Cord Blood Banking Myths and Facts
There are some misconceptions with cord blood banking. Here are a few facts we hope will clear up some questions you may have about donating or storing your baby’s cord blood.
Cord blood banking does not:
- Contain embryonic stem cells
- Interfere with the delivery process
- Take blood directly from your baby
- Cause any harm or pain to the mother or baby
MYTH #1: Collecting cord blood from my baby removes valuable stem cells.
FACT: When your baby is delivered and the umbilical cord is clamped and cut, there is no more blood going to your baby from the placenta. Once the placenta is delivered, the umbilical cord is usually thrown away as medical waste.
MYTH #2: It is painful to donate cord blood.
FACT: There is no pain or harm to the mother or her baby during cord blood collection and it does not interfere with the normal birthing experience.
MYTH #3: Cord blood cells are the same as embryonic cells.
FACT: Cord blood cells are NOT the same as embryonic cells. There is no embryonic tissue in the cord blood. However, hematopoietic stem cells (HSC) are found in the cord blood, bone marrow and peripheral blood, which makes using the placenta and cord blood clinically useful. These cells are what is used in lifesaving treatment.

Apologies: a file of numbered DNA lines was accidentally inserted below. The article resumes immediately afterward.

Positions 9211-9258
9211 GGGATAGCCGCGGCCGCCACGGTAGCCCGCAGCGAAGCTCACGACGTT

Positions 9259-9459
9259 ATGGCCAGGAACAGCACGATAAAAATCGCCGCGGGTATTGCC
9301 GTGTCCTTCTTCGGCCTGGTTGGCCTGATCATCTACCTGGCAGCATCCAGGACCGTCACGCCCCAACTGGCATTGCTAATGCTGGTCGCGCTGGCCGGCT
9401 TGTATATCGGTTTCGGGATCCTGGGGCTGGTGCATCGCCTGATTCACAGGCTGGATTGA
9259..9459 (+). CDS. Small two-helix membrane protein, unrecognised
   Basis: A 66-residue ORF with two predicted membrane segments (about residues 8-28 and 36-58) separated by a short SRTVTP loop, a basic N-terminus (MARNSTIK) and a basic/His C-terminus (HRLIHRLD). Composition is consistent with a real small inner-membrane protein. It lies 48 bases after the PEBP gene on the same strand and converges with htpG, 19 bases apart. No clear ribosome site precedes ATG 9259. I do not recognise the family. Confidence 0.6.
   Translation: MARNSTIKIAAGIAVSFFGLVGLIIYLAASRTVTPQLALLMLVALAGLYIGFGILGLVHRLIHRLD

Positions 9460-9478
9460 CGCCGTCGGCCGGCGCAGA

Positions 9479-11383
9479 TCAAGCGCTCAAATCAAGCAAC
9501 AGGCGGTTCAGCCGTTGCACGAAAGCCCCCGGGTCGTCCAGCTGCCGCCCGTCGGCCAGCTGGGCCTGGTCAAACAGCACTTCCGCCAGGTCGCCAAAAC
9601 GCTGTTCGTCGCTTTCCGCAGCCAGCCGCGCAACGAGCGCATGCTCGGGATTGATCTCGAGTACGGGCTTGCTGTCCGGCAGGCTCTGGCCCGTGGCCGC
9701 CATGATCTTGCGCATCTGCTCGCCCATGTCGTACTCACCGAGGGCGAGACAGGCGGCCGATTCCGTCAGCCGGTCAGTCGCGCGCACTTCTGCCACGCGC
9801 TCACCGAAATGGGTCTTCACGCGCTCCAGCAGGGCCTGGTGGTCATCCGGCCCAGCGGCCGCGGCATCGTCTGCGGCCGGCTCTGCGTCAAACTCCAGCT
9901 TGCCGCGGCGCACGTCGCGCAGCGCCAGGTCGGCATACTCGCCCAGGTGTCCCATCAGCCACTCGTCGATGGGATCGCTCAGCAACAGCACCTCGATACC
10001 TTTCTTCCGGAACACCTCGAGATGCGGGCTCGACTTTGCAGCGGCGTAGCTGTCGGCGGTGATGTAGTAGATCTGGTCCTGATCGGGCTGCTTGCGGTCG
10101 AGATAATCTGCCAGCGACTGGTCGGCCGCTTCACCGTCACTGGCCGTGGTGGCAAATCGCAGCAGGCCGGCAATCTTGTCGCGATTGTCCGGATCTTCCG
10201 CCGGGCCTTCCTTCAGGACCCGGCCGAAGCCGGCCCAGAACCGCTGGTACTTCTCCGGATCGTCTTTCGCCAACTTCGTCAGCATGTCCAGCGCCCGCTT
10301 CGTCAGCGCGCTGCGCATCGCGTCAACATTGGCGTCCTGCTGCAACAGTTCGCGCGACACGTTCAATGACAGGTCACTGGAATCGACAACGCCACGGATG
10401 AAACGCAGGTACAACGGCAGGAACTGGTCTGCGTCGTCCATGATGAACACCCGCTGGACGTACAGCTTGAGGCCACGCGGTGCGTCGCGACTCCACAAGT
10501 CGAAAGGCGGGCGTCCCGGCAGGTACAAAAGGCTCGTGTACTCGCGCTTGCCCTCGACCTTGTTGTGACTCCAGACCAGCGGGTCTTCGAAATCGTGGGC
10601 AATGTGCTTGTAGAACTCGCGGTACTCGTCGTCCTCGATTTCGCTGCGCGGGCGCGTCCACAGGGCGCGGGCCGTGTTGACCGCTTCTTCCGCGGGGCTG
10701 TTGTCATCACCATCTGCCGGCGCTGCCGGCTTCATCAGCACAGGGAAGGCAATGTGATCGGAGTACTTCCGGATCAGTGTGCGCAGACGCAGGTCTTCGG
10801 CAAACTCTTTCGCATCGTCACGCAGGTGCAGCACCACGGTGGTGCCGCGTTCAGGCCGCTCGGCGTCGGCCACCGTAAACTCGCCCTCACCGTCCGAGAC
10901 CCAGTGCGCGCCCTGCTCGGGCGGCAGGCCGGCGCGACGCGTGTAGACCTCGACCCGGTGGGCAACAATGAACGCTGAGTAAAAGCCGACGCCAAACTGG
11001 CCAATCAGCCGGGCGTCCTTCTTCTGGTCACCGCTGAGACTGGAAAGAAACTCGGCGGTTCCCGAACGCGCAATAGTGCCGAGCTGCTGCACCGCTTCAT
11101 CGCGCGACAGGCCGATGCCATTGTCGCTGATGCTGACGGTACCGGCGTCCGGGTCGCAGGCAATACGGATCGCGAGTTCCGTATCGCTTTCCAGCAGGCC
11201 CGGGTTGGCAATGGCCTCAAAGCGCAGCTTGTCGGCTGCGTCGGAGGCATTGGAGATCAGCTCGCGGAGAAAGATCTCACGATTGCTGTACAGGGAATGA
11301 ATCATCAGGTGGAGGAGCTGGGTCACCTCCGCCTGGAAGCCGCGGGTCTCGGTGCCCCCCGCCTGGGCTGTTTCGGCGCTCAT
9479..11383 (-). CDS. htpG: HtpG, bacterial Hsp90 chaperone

MYTH #4: Delayed cord clamping is not possible during cord blood removal.
FACT: Delayed cord clamping (DCC) is possible with cord blood removal. The American College of Obstetricians and Gynecologists recommends DCC for 30-60 seconds. Some studies have found DCC is helpful for iron deficiency anemia in full-term male infants.
MYTH #5: Cord blood banking costs too much, especially if my family may never need it.
FACT: Donating your baby’s cord blood to the Upstate Cord Blood Bank is free. The cost of of processing, testing, and storing the cord blood is covered by the Upstate Cord Blood Bank.